Wheat in the Ear
Chapter II. — Father and Mother
Father and Mother.
Otira Gorge Farm took its name from the stream upon whose banks it stood—a burn-like stream that tumbled helter-skelter from the mountains, and made much ado to clamber over rocky boulder, and force its way through fragrant fern, to reach the level land; here, with occasional rebellious swirl and eddy, it gradually quieted to a less impetuous flow, narrowing in parts to a steel-like blade that flashed between long grasses, then, with swift curve, grew opulent and broad, and—as though conscious of the dignity of its ministry to the thirsty plains—still.
The farm-house stood back from the stream, its grey whiteness thrown into relief by a dark patch of native bush at its rear. The house was of stone, with bulging windows, and porch massed with a late-flowering vine. Round three sides of the house was the orchard, despoiled of its late harvest, and a well-kept page 16 lawn spread beneath the fruit trees; outside extending to the encircling meadows bordered by the gorge, and beyond the gorge the far-reaching plains. The back of the house faced the bush and the mountain ridge. In the space between the veranda, which ran the length of the house, and the skirt of the forest, a small world intervened. Flower-gardens, kitchen-gardens, yards, dairies, butteries, hen-coops, and cow-sheds, with the combined effect of blazing autumn blossoms, yellow pumpkins and white-hearted cauliflowers, red tiles, brown-thatched roofs, glinting milk pans, and all the stir of the principalities and powers of the feathered tribes—ducks, fowls, geese, turkeys, flaunted their colours in the autumn sunlight, and each contributed its note to the symphony of the farm-yard, accompanied by the distant bleating of sheep, the lowing of kine, and the occasional bark of the watch-dog.
The great kitchen and the living-room of the house overlooked this scene of life from the windows beneath the veranda. The kitchen was spotless, and, in spite of an intimate knowledge of the strength of the muscles of Mercy, the handmaid, who ruled there, the boards and shining steel about the stove continued to be a marvel to the farmhands, page 17 who three times daily gathered round the tremendous table occupying the centre of the room. The roof was unceiled; great hams, flitches of bacon, and yellow pumpkins hung from the rafters; and from the large presses, which occupied the spaces on both sides of the fireplace, a faint aroma escaped, suggestive of dried apples and preserves. Over the mantelshelf the dish-covers flashed like breast-plates of steel, and the delf and china upon a huge dresser reflected a miniature kitchen wherever they caught the light. A tabby cat was snoozing before the fire with her fore-paws upon the fender, the only occupant of the room, for Mercy was upstairs “cleaning herself.”
The first impression upon one entering the living-room was that of snow-white and crimson, and the scent of lavender. The floor, like the kitchen, was uncarpeted, save for numerous sheep-skin rugs, which, bleached and combed, were spread luxuriously before the fire, under the handsome mahogany dining-table, and in every available spot. The ceiling was also white, and the wall-paper a deep crimson, which colour was reproduced in the upholstery of a wide, low couch and deep-seated chairs, and in the large feather pillows that page 18 made them luxurious. On one side of the room stood an American organ, facing it a sideboard that matched the table. The deep-silled window blazed with geraniums, and was curtained with crimson. The lavender that perfumed the apartment bulged from two large bronze bowls that stood on the mantelpiece, one on each side of the eight-day clock.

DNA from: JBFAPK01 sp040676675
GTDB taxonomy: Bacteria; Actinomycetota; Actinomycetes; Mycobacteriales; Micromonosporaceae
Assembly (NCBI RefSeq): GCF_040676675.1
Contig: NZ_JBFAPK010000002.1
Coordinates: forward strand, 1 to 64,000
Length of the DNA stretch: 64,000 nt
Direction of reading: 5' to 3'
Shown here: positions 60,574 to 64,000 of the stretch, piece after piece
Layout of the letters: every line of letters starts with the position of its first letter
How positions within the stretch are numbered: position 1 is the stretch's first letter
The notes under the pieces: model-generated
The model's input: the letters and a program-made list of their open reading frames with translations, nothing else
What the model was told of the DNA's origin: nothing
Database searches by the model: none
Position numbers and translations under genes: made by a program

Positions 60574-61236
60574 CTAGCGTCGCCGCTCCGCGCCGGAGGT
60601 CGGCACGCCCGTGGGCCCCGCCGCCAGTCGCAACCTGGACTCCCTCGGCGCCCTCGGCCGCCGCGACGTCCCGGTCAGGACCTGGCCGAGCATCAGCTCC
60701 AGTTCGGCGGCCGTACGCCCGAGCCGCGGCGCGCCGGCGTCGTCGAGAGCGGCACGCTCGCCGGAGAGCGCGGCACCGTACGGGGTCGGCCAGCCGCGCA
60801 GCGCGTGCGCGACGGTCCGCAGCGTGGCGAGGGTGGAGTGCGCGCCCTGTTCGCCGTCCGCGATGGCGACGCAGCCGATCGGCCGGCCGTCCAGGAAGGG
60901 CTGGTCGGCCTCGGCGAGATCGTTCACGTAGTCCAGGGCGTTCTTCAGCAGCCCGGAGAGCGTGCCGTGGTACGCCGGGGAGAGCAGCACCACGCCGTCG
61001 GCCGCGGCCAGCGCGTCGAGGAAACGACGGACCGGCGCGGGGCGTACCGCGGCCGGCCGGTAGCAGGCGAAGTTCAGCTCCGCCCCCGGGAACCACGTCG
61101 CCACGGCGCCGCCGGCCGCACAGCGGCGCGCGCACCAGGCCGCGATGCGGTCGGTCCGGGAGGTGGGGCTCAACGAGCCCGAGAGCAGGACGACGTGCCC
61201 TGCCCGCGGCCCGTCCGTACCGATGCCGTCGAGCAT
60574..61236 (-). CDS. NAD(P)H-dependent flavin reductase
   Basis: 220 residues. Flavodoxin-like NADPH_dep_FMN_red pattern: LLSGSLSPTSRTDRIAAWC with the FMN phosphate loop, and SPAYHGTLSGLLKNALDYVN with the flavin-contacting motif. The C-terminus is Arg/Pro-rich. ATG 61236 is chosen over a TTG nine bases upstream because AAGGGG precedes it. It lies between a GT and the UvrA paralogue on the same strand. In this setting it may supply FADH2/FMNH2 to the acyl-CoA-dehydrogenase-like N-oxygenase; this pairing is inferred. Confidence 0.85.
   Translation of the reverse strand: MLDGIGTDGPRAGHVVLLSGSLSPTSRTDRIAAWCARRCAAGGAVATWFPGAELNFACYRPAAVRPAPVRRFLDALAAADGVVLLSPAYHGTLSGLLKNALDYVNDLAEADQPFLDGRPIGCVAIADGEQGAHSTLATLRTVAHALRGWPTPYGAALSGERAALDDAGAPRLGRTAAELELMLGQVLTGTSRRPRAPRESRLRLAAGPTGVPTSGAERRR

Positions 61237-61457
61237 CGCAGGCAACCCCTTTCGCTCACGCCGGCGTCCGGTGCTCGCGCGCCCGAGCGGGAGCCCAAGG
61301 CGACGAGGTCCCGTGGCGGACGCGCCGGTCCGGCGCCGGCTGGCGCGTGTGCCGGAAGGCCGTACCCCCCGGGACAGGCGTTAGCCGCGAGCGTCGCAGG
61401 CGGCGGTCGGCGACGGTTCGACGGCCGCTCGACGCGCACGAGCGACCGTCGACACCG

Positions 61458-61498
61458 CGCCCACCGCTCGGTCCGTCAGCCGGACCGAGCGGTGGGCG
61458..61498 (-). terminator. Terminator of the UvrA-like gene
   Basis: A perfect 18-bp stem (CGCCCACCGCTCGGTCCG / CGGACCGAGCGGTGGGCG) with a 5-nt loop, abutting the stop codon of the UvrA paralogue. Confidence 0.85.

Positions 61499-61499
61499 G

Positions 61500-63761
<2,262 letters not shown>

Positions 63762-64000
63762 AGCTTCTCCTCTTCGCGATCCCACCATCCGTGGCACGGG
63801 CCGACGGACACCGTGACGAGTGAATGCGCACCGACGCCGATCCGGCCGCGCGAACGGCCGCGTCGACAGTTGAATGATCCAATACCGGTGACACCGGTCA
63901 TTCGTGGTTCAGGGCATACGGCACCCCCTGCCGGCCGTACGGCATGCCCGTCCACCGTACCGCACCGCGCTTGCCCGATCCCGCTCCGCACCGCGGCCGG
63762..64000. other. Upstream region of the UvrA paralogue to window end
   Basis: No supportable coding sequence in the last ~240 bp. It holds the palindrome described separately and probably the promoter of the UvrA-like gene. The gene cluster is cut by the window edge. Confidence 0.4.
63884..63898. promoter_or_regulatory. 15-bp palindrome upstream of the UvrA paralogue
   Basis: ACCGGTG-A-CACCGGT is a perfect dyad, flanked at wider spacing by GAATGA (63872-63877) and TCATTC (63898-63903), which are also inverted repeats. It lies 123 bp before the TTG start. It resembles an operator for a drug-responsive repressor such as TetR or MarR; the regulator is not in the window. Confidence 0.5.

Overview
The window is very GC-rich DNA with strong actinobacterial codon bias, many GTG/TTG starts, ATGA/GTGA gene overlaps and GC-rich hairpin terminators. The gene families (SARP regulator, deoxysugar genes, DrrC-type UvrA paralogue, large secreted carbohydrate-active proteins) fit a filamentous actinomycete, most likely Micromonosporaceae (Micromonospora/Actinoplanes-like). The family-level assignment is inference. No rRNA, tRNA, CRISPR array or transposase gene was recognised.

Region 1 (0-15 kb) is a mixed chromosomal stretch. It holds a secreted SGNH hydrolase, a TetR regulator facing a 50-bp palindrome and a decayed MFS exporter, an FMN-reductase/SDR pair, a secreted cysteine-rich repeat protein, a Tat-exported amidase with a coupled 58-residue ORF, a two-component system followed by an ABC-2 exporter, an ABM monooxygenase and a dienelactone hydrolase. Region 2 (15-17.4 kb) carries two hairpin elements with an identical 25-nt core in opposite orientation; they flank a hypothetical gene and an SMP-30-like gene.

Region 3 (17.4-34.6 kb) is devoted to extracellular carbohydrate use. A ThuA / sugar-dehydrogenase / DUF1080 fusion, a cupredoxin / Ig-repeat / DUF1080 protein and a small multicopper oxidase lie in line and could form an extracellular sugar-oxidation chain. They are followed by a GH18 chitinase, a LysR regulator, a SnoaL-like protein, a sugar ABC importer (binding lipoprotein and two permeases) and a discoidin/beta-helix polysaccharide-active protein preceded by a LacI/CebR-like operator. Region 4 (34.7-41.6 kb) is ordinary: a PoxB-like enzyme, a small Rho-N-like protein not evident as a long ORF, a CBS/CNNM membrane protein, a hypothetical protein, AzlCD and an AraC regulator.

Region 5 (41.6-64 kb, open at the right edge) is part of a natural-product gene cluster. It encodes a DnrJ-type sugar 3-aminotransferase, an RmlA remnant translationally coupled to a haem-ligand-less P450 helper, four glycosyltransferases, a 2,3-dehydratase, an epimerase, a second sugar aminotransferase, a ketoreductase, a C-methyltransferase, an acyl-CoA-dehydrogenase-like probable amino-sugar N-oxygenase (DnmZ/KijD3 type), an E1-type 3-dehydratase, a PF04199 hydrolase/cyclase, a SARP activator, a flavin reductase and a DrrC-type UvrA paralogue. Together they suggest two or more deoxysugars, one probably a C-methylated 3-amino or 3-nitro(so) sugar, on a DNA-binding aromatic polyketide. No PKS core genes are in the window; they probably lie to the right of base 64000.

The room was redeemed from primness by the living picture of a woman, who sat on a low rocker upon the hearth-rug nursing a child. Janet Jefferies was essentially a fireside woman, and belonged to a race of faithful wives, affectionate mothers, and able managers. Her presence gave vital meaning to the details of the room.
Mother and child appeared to be both asleep, lulled by the stillness; but a closer look revealed the fact that the woman's downcast eyes rested in reverie upon the face of the babe at her breast.
The face of Janet Jefferies was not young, for it told the story of thirty-five years; not years of indolent inactivity, polite hypocrisy, and mock scepticism, but of energetic, hopeful activity, honest prejudice, undisguised love, and anxious faith. Work and apprehension had drawn a mark or two page 19 across the forehead, but hope and affection had kept her mouth soft and her drooping brown eyes bright. The delicacy of recent maternity had toned the natural ruddiness of her cheeks to a tender flush, and, as she sat in the fading light of the afternoon, the brooding gentleness of the Madonna look, with its yearning and hint of regret, as of some harboured thought of personal unworthiness, gave the woman more attractions than the rosy charm of girlhood had given her teens. Her hair was soft and abundant, silky and waving from the parting to the back of her head, where close, thick plaits held it in bondage. Her gown was of soft, grey woollen stuff, and a white muslin collar adorned her neck.